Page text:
A new functional model for estimating the maximum amount of invertebrate food consumed per day by brown trout, Salmo trutta
Article first published online: 4 JAN 2002
Volume 39, Issue 2, pages 339–349, March 1998
How to Cite
Elliott, J. M. and Hurley, M. A. (1998), A new functional model for estimating the maximum amount of invertebrate food consumed per day by brown trout, Salmo trutta. Freshwater Biology, 39: 339–349. doi: 10.1046/j.1365-2427.1998.00288.x
- Issue published online: 4 JAN 2002
- Article first published online: 4 JAN 2002
1. A model developed over 20 years ago has been used to estimate daily food intake in brown trout living in streams and lakes over a wide geographical range. The chief disadvantages of this early model are that it is not continuous and requires twelve parameters, not all of which can be interpreted biologically. A new model, using a larger data set, was therefore developed to overcome these problems and estimate the mean daily energy intake.
2. The two data sets used to develop the original model were also used to develop the general form of the new one, but a third data set was used to specify the model more precisely and to estimate the parameters. This third data set originated from experiments in which 185 trout (live weight range 1–350 g) were kept individually at 19 constant temperatures (range 3.8–21.7 °C) usually for 5–6 weeks. They were fed freshly killed shrimps (Gammarus pulex) and their food consumption was recorded throughout each experiment.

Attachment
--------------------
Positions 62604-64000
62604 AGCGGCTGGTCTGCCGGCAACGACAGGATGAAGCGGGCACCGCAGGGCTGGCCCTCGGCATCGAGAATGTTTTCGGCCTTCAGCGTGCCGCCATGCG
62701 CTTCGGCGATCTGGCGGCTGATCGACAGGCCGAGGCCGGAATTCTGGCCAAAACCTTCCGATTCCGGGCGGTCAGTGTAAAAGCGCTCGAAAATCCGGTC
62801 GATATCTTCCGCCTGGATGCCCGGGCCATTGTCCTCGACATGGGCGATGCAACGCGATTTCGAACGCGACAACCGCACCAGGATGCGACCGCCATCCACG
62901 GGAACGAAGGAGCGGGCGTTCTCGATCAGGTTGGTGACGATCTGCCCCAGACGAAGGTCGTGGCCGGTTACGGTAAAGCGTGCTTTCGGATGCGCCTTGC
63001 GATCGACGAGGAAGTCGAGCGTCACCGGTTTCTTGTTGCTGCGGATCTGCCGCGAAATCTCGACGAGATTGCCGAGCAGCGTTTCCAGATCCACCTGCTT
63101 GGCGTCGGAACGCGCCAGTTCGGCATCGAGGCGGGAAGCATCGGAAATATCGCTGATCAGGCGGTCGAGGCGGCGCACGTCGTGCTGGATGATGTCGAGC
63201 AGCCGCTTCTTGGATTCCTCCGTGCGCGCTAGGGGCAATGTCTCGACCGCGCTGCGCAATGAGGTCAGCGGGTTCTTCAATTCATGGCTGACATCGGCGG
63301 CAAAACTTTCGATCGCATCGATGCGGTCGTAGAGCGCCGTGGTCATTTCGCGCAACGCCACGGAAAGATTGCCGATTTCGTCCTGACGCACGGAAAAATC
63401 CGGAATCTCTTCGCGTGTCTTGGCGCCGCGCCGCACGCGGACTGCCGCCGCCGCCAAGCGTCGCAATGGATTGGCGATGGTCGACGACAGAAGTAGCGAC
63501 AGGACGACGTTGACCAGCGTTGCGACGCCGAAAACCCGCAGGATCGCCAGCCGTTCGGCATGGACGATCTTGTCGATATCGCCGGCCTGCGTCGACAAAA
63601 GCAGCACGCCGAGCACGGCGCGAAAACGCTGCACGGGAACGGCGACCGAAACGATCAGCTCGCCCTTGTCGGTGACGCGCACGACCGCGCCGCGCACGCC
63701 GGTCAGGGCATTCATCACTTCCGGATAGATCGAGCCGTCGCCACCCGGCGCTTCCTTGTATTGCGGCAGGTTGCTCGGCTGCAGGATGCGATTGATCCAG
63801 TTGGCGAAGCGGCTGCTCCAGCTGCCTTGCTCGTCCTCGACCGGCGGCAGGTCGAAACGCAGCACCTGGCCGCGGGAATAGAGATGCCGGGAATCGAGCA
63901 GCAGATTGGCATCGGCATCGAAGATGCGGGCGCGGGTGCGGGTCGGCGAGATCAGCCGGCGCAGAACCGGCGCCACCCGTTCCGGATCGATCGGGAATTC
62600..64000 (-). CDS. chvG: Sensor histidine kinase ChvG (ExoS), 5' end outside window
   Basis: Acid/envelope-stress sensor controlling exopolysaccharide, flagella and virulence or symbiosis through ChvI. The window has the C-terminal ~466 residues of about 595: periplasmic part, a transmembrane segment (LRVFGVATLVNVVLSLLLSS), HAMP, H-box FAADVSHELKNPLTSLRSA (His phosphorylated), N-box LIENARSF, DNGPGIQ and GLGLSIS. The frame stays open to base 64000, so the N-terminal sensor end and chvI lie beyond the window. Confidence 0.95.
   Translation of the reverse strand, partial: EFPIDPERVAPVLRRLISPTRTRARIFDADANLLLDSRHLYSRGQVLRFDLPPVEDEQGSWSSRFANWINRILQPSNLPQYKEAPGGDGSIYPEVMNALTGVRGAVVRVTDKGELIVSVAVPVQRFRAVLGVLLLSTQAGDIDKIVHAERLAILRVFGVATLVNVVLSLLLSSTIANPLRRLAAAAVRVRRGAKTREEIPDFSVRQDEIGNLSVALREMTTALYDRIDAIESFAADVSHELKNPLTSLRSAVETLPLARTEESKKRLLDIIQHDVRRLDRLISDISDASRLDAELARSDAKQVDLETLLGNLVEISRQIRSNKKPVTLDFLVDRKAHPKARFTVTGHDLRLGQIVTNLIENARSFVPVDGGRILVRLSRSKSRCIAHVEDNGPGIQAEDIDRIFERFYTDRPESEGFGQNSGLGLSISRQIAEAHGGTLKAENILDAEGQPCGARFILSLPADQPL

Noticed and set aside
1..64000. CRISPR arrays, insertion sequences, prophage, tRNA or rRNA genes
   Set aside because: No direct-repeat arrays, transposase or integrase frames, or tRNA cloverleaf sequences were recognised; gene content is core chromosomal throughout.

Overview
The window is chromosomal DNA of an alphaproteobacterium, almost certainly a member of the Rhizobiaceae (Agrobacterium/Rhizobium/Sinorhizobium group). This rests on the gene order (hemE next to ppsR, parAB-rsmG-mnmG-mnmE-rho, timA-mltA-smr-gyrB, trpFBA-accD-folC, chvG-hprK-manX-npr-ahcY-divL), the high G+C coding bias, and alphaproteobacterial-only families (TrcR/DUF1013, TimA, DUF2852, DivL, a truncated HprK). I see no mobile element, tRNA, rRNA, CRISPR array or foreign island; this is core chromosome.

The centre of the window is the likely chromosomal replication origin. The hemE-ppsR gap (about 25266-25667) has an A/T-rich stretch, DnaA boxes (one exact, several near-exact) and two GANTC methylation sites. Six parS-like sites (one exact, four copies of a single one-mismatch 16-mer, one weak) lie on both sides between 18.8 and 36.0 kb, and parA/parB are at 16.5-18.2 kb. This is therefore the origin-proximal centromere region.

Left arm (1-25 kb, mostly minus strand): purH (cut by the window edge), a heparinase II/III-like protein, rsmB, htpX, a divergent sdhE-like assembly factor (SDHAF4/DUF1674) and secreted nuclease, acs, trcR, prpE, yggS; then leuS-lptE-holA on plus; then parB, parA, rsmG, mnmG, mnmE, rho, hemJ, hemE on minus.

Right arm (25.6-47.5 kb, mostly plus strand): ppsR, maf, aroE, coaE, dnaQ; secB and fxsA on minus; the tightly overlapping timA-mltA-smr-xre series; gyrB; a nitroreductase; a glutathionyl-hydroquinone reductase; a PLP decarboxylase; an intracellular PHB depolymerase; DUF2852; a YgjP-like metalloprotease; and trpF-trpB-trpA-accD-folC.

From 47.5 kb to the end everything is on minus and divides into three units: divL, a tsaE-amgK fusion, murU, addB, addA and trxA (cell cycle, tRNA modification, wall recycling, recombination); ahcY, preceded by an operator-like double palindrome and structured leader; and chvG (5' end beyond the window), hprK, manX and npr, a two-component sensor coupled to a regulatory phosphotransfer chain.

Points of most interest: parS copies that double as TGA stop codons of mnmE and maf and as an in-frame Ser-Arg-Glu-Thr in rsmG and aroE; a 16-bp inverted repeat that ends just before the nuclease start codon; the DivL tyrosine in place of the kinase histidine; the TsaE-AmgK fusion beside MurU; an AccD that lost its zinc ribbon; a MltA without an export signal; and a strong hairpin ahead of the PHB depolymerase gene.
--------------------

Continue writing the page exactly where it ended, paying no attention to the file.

3. Five, six and eight parameter versions of the new model were all excellent fits to the data (P < 0.001, R2 > 0.99), with the eight parameter version being slightly the best. All parameters can be interpreted in biological terms; three define threshold temperatures, three define the curvilinear slopes in the model over different temperature ranges, one is a weight exponent and one is the maximum daily energy intake of a 1 g trout. The simpler six parameter model was adequate at temperatures above 7 °C.
4. An additional experiment with twenty-eight trout feeding on six different invertebrate foods provided estimates of energy intake that were very similar to those predicted from the model. However, when daily intake was converted to dry weight, agreement with values from the model (also as dry weight) was poor. Possible reasons for this are discussed, as are other studies using the earlier model, and it is shown that different conclusions can be reached depending upon whether comparisons are based on units of energy, dry weight or wet weight.